Honda Civic

Honda hatches a cun­ning plan, re­ports Damien O’car­roll.

New Zealand Company Vehicle - - CONTENTS -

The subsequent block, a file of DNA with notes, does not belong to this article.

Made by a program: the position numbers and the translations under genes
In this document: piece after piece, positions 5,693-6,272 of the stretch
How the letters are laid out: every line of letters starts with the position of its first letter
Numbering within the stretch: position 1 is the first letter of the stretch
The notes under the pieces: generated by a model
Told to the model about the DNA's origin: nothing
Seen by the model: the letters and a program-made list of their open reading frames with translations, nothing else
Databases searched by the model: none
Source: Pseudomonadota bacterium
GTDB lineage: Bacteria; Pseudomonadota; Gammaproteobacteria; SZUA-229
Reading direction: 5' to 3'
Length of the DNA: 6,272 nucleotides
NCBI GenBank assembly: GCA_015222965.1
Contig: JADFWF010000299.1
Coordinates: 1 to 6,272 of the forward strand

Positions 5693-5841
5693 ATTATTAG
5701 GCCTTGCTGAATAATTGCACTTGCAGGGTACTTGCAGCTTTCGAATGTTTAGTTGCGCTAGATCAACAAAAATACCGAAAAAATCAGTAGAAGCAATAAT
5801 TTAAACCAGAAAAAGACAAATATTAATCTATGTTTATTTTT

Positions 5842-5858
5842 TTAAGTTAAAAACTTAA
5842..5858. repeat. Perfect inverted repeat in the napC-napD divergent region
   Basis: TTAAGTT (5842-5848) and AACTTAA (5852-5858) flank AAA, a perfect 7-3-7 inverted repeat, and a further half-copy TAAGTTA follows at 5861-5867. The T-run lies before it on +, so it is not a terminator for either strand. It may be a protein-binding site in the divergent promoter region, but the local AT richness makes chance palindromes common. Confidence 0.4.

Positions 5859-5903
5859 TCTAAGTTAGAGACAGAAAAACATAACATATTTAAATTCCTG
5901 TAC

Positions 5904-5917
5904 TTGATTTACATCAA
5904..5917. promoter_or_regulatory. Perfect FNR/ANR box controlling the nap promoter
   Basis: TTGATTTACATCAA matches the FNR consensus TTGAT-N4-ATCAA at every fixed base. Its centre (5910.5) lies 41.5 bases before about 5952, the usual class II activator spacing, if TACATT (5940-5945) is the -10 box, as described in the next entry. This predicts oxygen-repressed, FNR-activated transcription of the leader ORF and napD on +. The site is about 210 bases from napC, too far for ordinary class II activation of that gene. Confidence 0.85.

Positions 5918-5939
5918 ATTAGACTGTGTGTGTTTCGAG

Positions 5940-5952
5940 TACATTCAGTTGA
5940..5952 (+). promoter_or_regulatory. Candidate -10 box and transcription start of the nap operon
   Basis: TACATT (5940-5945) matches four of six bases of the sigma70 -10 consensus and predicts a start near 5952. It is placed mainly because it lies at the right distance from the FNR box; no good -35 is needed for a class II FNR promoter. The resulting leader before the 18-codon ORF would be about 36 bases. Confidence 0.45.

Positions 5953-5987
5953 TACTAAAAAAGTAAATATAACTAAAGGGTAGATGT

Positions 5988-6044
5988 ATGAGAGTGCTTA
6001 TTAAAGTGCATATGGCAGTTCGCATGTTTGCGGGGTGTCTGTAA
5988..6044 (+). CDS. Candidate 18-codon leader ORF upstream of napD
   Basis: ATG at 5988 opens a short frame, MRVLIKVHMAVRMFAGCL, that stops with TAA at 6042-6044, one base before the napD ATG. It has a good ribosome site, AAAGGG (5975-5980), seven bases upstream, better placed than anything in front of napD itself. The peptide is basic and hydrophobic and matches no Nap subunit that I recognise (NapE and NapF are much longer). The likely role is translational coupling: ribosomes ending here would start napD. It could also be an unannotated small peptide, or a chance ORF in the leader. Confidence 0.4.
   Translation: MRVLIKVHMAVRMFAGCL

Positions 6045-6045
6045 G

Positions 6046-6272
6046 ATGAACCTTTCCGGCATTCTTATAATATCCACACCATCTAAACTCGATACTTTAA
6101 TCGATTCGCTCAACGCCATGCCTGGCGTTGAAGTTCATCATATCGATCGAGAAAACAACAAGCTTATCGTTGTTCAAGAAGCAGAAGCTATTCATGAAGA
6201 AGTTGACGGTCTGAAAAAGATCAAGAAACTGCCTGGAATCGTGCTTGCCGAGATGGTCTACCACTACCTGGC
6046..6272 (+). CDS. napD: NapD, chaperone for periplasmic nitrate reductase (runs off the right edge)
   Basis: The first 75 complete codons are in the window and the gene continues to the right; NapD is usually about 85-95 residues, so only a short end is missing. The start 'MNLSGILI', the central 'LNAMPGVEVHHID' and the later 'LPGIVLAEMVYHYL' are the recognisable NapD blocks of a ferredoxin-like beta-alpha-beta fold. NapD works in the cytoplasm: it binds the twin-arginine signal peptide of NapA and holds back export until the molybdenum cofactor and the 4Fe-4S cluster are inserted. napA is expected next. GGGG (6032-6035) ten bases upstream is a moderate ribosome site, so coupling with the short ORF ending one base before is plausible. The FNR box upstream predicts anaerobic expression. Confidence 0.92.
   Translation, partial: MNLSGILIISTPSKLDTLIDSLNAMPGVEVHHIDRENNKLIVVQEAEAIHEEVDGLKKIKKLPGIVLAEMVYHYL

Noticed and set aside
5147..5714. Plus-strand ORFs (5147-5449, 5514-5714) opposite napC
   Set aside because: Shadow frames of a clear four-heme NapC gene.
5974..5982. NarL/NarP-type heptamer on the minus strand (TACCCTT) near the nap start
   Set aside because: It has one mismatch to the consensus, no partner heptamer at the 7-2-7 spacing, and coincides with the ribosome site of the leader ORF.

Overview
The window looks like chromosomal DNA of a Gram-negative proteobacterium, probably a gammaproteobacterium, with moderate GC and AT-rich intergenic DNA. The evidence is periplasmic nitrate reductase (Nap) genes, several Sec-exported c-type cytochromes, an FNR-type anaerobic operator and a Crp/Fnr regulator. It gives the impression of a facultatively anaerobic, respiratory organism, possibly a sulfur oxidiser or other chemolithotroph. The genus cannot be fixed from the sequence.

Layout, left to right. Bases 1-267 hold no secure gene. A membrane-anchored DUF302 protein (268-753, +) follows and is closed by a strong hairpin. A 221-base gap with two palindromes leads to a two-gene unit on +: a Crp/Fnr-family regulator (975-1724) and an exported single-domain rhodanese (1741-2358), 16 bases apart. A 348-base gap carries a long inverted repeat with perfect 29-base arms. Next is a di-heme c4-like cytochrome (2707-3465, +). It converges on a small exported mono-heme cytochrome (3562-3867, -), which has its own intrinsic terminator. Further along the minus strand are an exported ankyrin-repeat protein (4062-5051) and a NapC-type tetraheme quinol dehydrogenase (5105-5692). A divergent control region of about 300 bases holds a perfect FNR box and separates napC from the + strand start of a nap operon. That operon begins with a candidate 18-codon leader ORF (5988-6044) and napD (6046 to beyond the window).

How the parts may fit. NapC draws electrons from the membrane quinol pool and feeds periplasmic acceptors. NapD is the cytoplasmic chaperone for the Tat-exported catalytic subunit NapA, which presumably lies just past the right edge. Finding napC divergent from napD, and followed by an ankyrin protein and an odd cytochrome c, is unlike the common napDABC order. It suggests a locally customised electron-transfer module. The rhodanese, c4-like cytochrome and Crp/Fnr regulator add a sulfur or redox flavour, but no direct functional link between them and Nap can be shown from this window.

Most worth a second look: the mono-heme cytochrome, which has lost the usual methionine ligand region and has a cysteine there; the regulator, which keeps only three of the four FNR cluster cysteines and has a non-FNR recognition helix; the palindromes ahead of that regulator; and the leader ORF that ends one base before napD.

The Honda Civic has been a main­stay of the Honda ve­hi­cle line-up since it launched way back in 1972. The tenth gen­er­a­tion Civic launched last year as a sedan, but now Honda has un­leashed a five-door hatch ver­sion onto the lo­cal mar­ket, a mar­ket that re­ally does pre­fer small hatches over small sedans. That’s not to say that Honda hasn’t done well with the sedan. In fact it has done bet­ter with the sedan than most oth­ers man­age, with more than 800 sold here since it launched, but the hatch is cer­tainly ex­pected to add to those num­bers and even­tu­ally sell even more than the sedan. The hatch comes to New Zealand in sim­i­lar spec­i­fi­ca­tion to the sedan and launches in SX, SX Sport and RS Sport guises. The SX is pow­ered by the same 104kw/174nm 1.8-litre petrol four-cylin­der en­gine as the sedan, hooked up to the same con­tin­u­ously vari­able trans­mis­sion. It comes stan­dard with 16-inch al­loy wheels, halo­gen pro­jec­tor head­lights, LED day­time run­ning lights and tail­lights, front and rear park­ing sen­sors, key­less en­try with push but­ton start, a 7-inch touch­screen in­fo­tain­ment sys­tem with phone pro­jec­tion, lane de­par­ture warn­ing and a leather steer­ing wheel with satel­lite con­trols. The SX Sport gets the same en­gine and trans­mis­sion, but adds a Mo­dulo or­ange body kit, 17-inch black Mo­dulo al­loy wheels, al­loy sports ped­als and tinted win­dows. The RS Sport is pow­ered by Honda’s ex­cel­lent new 127kw/220nm 1.5-litre turbo petrol four-cylin­der en­gine, that is also hooked up to a CVT. The RS Sport also adds 17-inch al­loy wheels, up­rated sus­pen­sion, piano black ex­te­rior de­tail­ing, shadow chrome door han­dles, LED head­lights and front fog lamps, a sun­roof, power fold­ing door mir­rors, per­fo­rated leather heated sports seats, drilled al­loy sports ped­als, am­bi­ent in­te­rior light­ing, dual zone cli­mate con­trol and a pre­mium au­dio sys­tem. The SX kicks off the pric­ing at $32,900, while the SX Sport costs $36,500. The RS Sport lands at $40,900. Un­sur­pris­ingly, the hatch feels ex­actly like the sedan on the road, which means a bril­liantly re­solved ride, re­spon­sive and con­trolled han­dling and some ex­tremely nicely weighted steer­ing. The high qual­ity, nicely de­signed and laid out in­te­rior of the sedan is also mir­rored in the hatch, as are the bril­liantly com­fort­able and sup­port­ive front seats. Un­for­tu­nately the per­for­mance of the con­tin­u­ously vari­able trans­mis­sion is also con­sis­tent with the sedan, so things tend to get droney and noisy when ac­cel­er­a­tion is re­quired, par­tic­u­larly when hooked up to the 1.8-litre nat­u­rally as­pi­rated en­gine. The 1.5-litre turbo makes a bet­ter fist of the unim­pres­sive trans­mis­sion and ac­tu­ally makes for a re­mark­ably pleas­ant and smooth ride around town. Out on the open road, how­ever, the CVT emerges as an ob­sta­cle for get­ting the ab­so­lute best out of the crisp, ea­ger en­gine. Still, while the CVT does put a dam­per on things, the Civic hatch re­mains a re­mark­ably at­trac­tive and con­vinc­ing high qual­ity pack­age that should only help in­crease the con­sid­er­able suc­cess Honda has de­servedly had with the sedan.

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